‘Segregation’ school an ‘enclave of apartheid thinking’

2015-01-30 07:53

Reports of racial segregation at a private school in Pretoria are a shocking indication of the persistence of racism in post-apartheid South Africa, the Ahmed Kathrada Foundation said today.

“Schools are meant to be laboratories of nation building, not enclaves of outdated apartheid thinking,” the foundation’s director Neeshan Balton said.

“The justification of needing to enable pupils to maintain their cultures is exactly the kind of arguments put forth to justify apartheid, and has no scientific or educational basis,” he said.

Balton congratulated the parents for refusing to accept the “separate but equal” arguments put forth by the school management.

Eye Witness News reported yesterday that Curro Roodeplaat Private School had been accused of assigning pupils to classes based on their race.

According to the report, almost 30 parents at the school reportedly signed a petition demanding an explanation from the school.

Regional manager at Curro Holdings, André Pollard, denied that the school was racially segregating its pupils.

“It is not because we would like to segregate the whites, it is just because of friends. Children are able to make friends with children of their culture,” he told the broadcaster.

Late yesterday, chief executive and founder of Curro Holdings, Dr Chris van der Merwe, said that pupils were integrated across various grades.

“This is done in a manner that fosters a secure learning environment in which all learners can flourish. This principle applies equally across all Curro schools,” he said.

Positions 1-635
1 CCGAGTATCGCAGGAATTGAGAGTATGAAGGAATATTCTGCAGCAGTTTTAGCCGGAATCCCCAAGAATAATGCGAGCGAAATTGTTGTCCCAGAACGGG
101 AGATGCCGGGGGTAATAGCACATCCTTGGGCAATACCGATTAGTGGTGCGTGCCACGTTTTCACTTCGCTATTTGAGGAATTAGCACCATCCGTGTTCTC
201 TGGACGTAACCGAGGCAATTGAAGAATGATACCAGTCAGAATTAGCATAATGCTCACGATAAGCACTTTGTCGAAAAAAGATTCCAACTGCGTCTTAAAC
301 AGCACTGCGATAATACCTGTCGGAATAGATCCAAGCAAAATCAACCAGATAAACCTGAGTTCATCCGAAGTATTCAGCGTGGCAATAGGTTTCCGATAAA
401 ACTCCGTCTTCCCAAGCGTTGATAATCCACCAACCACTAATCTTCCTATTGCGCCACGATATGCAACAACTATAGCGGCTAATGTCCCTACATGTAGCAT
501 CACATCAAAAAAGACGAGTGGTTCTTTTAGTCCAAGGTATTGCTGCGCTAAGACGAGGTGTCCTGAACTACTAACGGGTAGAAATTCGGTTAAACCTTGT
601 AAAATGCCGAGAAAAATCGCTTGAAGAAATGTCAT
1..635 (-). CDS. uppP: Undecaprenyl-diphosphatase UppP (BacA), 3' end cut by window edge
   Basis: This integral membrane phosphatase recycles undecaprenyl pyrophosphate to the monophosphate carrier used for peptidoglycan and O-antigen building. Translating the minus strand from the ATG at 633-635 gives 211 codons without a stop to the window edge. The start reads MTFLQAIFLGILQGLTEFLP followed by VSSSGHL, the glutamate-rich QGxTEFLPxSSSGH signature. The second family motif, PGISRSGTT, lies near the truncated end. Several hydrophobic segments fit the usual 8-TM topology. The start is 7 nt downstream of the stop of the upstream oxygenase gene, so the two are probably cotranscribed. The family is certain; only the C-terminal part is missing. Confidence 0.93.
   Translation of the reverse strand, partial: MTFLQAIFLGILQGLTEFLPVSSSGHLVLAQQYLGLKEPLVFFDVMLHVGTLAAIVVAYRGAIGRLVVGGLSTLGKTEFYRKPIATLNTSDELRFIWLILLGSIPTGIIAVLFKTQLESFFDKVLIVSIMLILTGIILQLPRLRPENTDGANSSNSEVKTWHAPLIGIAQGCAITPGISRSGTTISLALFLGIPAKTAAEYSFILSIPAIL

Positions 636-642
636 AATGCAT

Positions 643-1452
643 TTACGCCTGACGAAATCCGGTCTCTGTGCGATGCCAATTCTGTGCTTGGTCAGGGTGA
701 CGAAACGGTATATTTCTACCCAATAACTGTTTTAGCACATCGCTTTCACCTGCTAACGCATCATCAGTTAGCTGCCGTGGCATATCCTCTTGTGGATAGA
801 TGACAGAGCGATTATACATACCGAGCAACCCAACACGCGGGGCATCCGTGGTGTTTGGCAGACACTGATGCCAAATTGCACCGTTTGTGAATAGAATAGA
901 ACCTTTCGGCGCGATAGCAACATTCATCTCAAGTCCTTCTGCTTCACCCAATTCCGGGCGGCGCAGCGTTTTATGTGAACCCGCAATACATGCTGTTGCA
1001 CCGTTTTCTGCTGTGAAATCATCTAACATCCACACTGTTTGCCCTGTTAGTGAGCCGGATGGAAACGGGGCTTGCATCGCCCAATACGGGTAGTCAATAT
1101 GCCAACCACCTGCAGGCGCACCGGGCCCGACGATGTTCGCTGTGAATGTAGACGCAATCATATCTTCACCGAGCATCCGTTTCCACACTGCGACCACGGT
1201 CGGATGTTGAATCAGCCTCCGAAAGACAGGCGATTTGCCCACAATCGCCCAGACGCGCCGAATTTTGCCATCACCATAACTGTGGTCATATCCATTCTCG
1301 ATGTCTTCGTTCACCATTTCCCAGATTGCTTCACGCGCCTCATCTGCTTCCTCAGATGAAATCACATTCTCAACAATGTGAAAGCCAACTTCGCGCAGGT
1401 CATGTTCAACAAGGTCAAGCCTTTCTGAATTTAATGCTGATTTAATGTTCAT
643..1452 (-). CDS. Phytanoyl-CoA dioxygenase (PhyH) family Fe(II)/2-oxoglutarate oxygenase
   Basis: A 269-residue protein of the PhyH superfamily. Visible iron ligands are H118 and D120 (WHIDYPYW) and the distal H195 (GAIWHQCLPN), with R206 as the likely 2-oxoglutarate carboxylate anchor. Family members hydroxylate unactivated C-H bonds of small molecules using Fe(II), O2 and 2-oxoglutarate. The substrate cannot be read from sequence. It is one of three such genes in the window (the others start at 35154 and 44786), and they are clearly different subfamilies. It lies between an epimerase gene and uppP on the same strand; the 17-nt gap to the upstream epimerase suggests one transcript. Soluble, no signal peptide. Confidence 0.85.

Van der Merwe said that Curro collectively had about 36 000 pupils in their 42 schools, and that 63% of these pupils were black.

“Our philosophy has always been and will continue to be to create accessible education to South Africans from all backgrounds.”

The school had reportedly had a meeting with parents on the matter last night.

According to EWN, parents wanted to know why some classes were made up of only black children, while the white pupils were kept together.

Pollard told the broadcaster that the number of white pupils at the school was very small, therefore the school was trying to keep them together.

Once there were 12 or more white children, they would separate them equally into the classes, he told the broadcaster.

The department of education yesterday expressed concern over the issue and said it would send officials to the school today to ascertain “what happened, how it happened, who was involved and what appropriate steps should be taken,” said Phumla Sekhonyane at the time.

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